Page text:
Karimi was ‘Showtime’ for soccer in Iran

Karimi was voted Asian Footballer of the Year in 2004.

Karimi was voted Asian Footballer of the Year in 2004.

This past weekend, the championship of Iran’s Persian Gulf Pro League was to be decided in a pair of soccer matches. Teraktor-Sazi, No. 1 in the standings via goal-differential tiebreaker, would be facing second-place Naft Tehran. All Teraktor-Sazi had to do was win on its home field to end a 52-year title drought. If Naft Tehran won, they would be the champs. And then there was third-place Sepahan, whose only chance at a championship was to beat middle-of-the-pack Saipa and hope for a draw between the top two clubs.

Although Teraktor-Sazi jumped out to a 3-1 lead in the second half, Naft Tehran was able to tie the match 3-3 in the closing minutes. Apparently thinking they’d still clinch a title with a draw, Teraktor-Sazi played keep-away offense and prevent defense, running down the clock to preserve the draw instead of going for the win. The crowd of reportedly 90,000 Teraktor-Sazi fans (packing a stadium built to hold 70,000 people) celebrated at the final whistle, as did the players and manager Toni Oliveira.

Meanwhile, on another Iranian soccer field, Sepahan was putting the finishing touches on a 2-0 victory over Saipa. Sepahan, not Teraktor-Sazi, would be the Persian Gulf Pro League champions.

Then things got weird. Naft Tehran officials had been following the Sepahan vs. Saipa match on a locker-room television, and later reported that with three minutes remaining in that match, all cable, radio and cell phone feeds blacked out. Naft Tehran officials claimed they were told Sepahan and Saipa had played to a 2-2 draw.

When Teraktor-Sazi officials were notified of the miscalculation, they chose to lie to the fans — announcing over the stadium PA system that their club had indeed clinched the championship. The idea was apparently that if the fans didn’t find out the truth until later, once they’d left the stadium, then they wouldn’t riot inside the stadium. (Of course, in the United States, the fans would’ve rioted either way, win or lose.) But despite the attempted media blackout, word eventually got out that Teraktor-Sazi had actually lost the title, and the fans predictably became unruly.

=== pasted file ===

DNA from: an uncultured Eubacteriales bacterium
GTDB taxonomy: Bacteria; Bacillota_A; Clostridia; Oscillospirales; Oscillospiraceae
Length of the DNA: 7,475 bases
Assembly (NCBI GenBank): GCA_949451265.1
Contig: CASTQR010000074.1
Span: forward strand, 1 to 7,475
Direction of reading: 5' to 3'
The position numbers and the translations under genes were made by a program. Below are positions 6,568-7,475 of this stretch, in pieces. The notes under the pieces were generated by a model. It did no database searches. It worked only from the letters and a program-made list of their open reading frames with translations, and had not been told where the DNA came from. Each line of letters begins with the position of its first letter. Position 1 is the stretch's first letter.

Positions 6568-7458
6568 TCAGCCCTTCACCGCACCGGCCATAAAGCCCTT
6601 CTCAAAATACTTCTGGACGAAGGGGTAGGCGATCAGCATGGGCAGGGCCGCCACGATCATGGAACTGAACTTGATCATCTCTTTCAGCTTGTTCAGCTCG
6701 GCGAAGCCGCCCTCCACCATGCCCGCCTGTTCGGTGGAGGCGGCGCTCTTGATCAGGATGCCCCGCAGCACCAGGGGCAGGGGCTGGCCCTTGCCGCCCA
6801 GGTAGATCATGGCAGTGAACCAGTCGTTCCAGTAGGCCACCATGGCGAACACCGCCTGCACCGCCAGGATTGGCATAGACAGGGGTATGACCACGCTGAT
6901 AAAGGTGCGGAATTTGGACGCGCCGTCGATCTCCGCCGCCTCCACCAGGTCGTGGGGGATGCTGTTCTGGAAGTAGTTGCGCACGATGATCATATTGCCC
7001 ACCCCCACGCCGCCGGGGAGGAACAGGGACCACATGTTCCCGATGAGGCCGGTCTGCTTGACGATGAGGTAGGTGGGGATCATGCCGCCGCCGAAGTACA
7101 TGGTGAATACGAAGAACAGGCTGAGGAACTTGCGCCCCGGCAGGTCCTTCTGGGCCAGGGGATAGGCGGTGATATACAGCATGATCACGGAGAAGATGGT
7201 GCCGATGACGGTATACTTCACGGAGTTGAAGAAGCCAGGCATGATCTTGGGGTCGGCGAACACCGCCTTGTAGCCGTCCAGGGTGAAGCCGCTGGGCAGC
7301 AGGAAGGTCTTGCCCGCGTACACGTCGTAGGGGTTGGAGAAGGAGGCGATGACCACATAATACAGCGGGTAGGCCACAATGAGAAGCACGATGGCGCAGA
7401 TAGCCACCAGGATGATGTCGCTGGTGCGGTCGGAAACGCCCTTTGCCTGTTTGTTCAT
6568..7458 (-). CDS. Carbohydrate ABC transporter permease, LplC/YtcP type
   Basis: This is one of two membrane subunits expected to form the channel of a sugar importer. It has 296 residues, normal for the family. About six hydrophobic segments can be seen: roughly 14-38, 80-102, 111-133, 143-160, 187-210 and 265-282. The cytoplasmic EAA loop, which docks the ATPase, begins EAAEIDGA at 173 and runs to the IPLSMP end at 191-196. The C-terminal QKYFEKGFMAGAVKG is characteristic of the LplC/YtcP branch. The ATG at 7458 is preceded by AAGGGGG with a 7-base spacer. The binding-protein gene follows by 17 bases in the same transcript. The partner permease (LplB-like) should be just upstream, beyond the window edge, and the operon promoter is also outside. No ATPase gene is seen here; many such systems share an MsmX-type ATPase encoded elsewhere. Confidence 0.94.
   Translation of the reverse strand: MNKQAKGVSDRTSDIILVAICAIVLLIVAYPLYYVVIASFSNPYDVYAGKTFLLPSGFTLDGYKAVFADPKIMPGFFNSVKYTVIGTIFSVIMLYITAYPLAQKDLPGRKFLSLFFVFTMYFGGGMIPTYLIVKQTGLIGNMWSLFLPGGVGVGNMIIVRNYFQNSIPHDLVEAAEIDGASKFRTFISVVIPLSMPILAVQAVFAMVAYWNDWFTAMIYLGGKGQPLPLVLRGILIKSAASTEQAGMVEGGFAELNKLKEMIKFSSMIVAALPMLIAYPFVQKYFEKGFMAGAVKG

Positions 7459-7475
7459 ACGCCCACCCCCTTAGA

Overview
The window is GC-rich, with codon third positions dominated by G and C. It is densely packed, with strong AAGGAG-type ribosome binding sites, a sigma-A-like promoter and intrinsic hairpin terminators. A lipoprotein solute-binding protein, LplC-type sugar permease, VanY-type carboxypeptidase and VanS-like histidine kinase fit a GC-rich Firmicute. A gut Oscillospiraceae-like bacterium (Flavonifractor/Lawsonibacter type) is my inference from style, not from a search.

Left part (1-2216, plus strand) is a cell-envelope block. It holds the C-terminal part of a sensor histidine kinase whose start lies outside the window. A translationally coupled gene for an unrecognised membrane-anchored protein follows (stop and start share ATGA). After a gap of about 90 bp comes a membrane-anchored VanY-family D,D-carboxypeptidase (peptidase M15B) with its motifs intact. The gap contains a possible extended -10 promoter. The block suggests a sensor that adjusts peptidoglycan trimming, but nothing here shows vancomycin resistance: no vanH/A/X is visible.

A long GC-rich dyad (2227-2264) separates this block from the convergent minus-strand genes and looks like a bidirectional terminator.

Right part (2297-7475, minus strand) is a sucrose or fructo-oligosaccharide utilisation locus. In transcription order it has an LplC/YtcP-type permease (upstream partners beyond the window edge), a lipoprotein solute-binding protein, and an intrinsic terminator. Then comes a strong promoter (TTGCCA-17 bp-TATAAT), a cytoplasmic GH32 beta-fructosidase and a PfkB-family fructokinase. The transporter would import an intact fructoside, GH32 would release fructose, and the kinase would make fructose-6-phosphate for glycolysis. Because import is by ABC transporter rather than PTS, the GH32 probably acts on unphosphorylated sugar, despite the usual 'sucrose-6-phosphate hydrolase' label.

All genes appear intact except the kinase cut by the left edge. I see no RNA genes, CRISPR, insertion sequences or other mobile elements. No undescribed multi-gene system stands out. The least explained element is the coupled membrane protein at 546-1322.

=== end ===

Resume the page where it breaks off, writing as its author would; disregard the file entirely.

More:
What was supposed to be a marquee weekend for the Persian Gulf Pro League ended up making headlines around the world for the wrong reasons. In the moment when it could showcase its best, elite soccer in Iran wound up looking very amateurish.

That was never the case during the career of Ali Karimi.

From his pro debut in 1996 to his retirement in 2014, Karimi scored 101 goals in league play — taking his talents to Iran, Qatar, United Arab Emirates and Germany — and netted 38 goals for the Iranian national squad. The 5-foot-10 midfielder and forward was part of three league championship teams (two in the Persian Gulf Pro League with Perspolis, one in Germany’s Bundesliga with Bayern Munich) and led Iran to an Asian Games title in 1998.

Karimi was voted Asian Footballer of the Year in 2004, and in 2006 helped Iran qualify for the World Cup. He actually finished his career playing for Teraktor-Sazi, helping them win Iran’s coveted Hazfi Cup tournament in his final season.

Karimi was such a key figure for Iran’s national team that when the country’s soccer federation wanted him off the team in 2008 for publicly criticizing them, Iranian President Mahmoud Ahmadinejad and Hassan Khomeini (grandson of Ayatollah Ruhollah Khomeini) personally stepped in to keep Karimi on the squad.

Karimi played three seasons in Germany, but spent most of his career close to home in Asia and the Middle East. He reportedly turned down lucrative offers from Spain’s Atletico Madrid and Austria’s Red Bull Salzburg. While that is often a surefire way for any athlete to become a hero in his region, one incident during Karimi’s playing days in Iran almost scarred his legacy.

In August 2010, the Iranian club Steel Azin dismissed Karimi, its best player, amid allegations that he was not fasting during Ramadan. In Iran, this wasn’t just a social faux pas or a religious shortcoming as a Muslim; it was against national law. In other words, this was bigger than Tom Brady tampering with footballs or Donald Sterling revealing his racism.

Karimi denied the allegations, and the whole thing was resolved a few days later when he paid a fine and the club reinstated him.

Five years later, the fasting incident apparently did little to no damage to Karimi’s reputation. In a recent poll taken by an Iranian TV station, Karimi was voted the country’s most popular soccer player of the last 20 years by a wide margin.

Even in retirement, the player nicknamed “The Magician” and “The Asian Maradona” (a comparison to Argentine superstar Diego Maradona) shines as the brightest light in Iranian soccer.

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